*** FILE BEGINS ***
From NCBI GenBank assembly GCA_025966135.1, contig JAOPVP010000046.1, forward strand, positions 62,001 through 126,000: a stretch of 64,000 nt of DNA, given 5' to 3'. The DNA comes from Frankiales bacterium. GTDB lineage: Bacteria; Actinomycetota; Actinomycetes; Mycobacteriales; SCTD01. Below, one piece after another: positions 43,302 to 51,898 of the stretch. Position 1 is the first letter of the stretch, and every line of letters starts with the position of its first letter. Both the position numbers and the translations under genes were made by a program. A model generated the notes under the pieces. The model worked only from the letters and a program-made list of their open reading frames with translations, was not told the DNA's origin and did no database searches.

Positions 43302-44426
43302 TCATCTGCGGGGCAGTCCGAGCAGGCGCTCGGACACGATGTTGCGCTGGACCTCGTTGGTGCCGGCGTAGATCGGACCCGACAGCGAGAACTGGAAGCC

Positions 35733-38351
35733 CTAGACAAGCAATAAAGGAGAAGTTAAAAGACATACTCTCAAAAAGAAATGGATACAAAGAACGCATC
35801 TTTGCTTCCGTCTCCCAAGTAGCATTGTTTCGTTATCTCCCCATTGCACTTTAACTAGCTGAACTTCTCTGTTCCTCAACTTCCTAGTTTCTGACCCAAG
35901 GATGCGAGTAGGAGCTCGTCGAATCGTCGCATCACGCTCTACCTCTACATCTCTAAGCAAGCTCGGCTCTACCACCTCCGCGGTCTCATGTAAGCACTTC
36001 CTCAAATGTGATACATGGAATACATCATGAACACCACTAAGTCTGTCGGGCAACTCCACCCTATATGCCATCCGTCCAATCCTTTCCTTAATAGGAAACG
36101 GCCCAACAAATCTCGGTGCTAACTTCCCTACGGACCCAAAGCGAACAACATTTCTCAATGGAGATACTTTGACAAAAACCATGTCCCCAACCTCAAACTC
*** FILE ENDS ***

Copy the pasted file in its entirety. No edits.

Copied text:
From NCBI GenBank assembly GCA_025966135.1, contig JAOPVP010000046.1, forward strand, positions 62,001 through 126,000: a stretch of 64,000 nt of DNA, given 5' to 3'. The DNA comes from Frankiales bacterium. GTDB lineage: Bacteria; Actinomycetota; Actinomycetes; Mycobacteriales; SCTD01. Below, one piece after another: positions 43,302 to 51,898 of the stretch. Position 1 is the first letter of the stretch, and every line of letters starts with the position of its first letter. Both the position numbers and the translations under genes were made by a program. A model generated the notes under the pieces. The model worked only from the letters and a program-made list of their open reading frames with translations, was not told the DNA's origin and did no database searches.

Positions 43302-44426
43302 TCATCTGCGGGGCAGTCCGAGCAGGCGCTCGGACACGATGTTGCGCTGGACCTCGTTGGTGCCGGCGTAGATCGGACCCGACAGCGAGAACTGGAAGCC

Positions 35733-38351
35733 CTAGACAAGCAATAAAGGAGAAGTTAAAAGACATACTCTCAAAAAGAAATGGATACAAAGAACGCATC
35801 TTTGCTTCCGTCTCCCAAGTAGCATTGTTTCGTTATCTCCCCATTGCACTTTAACTAGCTGAACTTCTCTGTTCCTCAACTTCCTAGTTTCTGACCCAAG
35901 GATGCGAGTAGGAGCTCGTCGAATCGTCGCATCACGCTCTACCTCTACATCTCTAAGCAAGCTCGGCTCTACCACCTCCGCGGTCTCATGTAAGCACTTC
36001 CTCAAATGTGATACATGGAATACATCATGAACACCACTAAGTCTGTCGGGCAACTCCACCCTATATGCCATCCGTCCAATCCTTTCCTTAATAGGAAACG
36101 GCCCAACAAATCTCGGTGCTAACTTCCCTACGGACCCAAAGCGAACAACATTTCTCAATGGAGATACTTTGACAAAAACCATGTCCCCAACCTCAAACTC